Van Gundy: Acquiring Jackson is ‘building move’

Reggie Jackson burst into tears when Stan Van Gundy informed him that he was now the point guard of Detroit's future.

Kyle Terada

AUBURN HIILS — Stan Van Gundy made things crystal clear Friday night.

The Detroit Pistons plan for Reggie Jackson to be their point guard for the rest of this season and for several years after that.

"This is a building move," Van Gundy said before Friday’s win over the Bulls. "This is about the future, and we’re anxious to start working on that, even if it isn’t the best possible thing in the short term."

Like they did last summer by making Van Gundy both the coach and team president, the Pistons are giving Jackson the opportunity that he has always wanted — the chance to run a team. 

"This is the opportunity that I’ve always wanted," Jackson said after the game. "Now I have to take advantage of it."

Jackson was so excited about the trade that he burst into tears when Van Gundy informed him that he was now the point guard of Detroit’s future. That meant an escape from a bad situation in Oklahoma City, where Jackson was behind Russell Westbrook and losing minutes to Dion Waiters.

"Those were tears of joy," he said. "I never really fit in Oklahoma City, and I don’t people understood how hard I worked to try to make it fit. Now I have a fresh start with a great coach and a great bunch of teammates. 

"I can’t even tell you how happy I am."

Because of the logisitics of a three-team trade that involved players all over the country, Jackson wasn’t cleared to play against the Bulls, but that didn’t stop him from enjoying the win. He was so excited that at one point, he found himself on the floor celebrating a 3-pointer while the game was still going on, and he was often the first player to congratulate teammates after a time out.

"I was watching the way these guys play, and I love it," he said. "We’ve got big guys who can bang inside, we’ve got shooters and we’ve got a bunch of guys who hustle and play hard. This is going to be great."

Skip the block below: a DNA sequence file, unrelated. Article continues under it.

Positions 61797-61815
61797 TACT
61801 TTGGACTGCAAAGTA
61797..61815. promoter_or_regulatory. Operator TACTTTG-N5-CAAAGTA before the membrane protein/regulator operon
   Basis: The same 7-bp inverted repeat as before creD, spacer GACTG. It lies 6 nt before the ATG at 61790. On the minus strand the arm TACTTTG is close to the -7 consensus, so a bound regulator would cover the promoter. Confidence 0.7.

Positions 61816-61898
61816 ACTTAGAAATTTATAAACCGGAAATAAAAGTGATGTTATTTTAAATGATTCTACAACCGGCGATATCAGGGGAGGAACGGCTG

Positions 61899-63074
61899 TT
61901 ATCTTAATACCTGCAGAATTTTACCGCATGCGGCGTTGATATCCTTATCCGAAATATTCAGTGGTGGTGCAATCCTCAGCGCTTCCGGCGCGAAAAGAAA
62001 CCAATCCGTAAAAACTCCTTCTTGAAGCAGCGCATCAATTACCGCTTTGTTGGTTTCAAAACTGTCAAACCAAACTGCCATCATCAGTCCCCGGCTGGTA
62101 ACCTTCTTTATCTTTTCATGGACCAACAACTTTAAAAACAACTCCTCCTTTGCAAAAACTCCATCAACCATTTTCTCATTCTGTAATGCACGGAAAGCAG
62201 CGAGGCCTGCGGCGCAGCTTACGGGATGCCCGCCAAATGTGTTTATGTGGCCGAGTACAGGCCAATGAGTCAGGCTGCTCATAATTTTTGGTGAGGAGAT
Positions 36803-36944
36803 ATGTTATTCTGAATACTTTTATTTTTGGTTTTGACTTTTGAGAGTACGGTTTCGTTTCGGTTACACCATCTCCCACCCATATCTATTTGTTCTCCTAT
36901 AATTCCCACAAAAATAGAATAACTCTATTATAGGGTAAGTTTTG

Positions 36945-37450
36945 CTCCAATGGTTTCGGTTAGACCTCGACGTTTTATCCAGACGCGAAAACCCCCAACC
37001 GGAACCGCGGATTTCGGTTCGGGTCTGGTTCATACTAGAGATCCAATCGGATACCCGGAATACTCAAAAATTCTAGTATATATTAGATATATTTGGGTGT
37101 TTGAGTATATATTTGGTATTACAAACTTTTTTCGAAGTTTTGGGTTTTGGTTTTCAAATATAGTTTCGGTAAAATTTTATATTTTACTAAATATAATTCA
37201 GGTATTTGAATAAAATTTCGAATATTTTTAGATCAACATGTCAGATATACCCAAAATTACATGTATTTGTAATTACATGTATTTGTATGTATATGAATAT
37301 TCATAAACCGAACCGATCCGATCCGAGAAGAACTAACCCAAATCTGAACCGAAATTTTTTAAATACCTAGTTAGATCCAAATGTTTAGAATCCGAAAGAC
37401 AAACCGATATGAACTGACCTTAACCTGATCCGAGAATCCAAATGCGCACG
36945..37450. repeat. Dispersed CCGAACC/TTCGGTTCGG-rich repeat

Van Gundy acknowledged that Jackson has flaws in his game — he’s a career 29% 3-point shooter and he doesn’t get to the free-throw line as often as many scoring point guards — but that doesn’t worry the coach/team president.

"He’s not perfect across the board when it comes to analytics, but not many guys are," Van Gundy said. "Derrick Rose is under 30 percent on threes, and he’s still a pretty good player. Rajon Rondo doesn’t get to the line and doesn’t hit threes, but he’s got a ring."

Besides, there are plenty of things Jackson can do.

"He’s a guy who can get to the basket, he can pass the ball and he’s got a nice mid-range shot," Van Gundy said. "Plus he’s only 24 and he’s got a very good shooting stroke, so we think the 3-pointers will come."

Van Gundy’s not going to waste any time seeing what Jackson can do, nor will Tayshaun Prince get a break even though he won’t arrive until Saturday night.

"Reggie’s going to start on Sunday, and Tayshaun will be available," Van Gundy confirmed. "The guys have tomorrow off, but we’re going to bring them in for a short practice just so Reggie can work with them. Tayshaun won’t even get here in time for that, and with an afternoon game on Sunday, all he will get is a quick walkthrough in the morning."

Is that ideal? Of course not, but Van Gundy wants to find out as quickly as possible how his new players fit best into his lineup.

And for Jackson, it is the start of his dream.

"This is my chance," he repeated in the Pistons locker room, beaming from ear to ear. "This is what I’ve always wanted."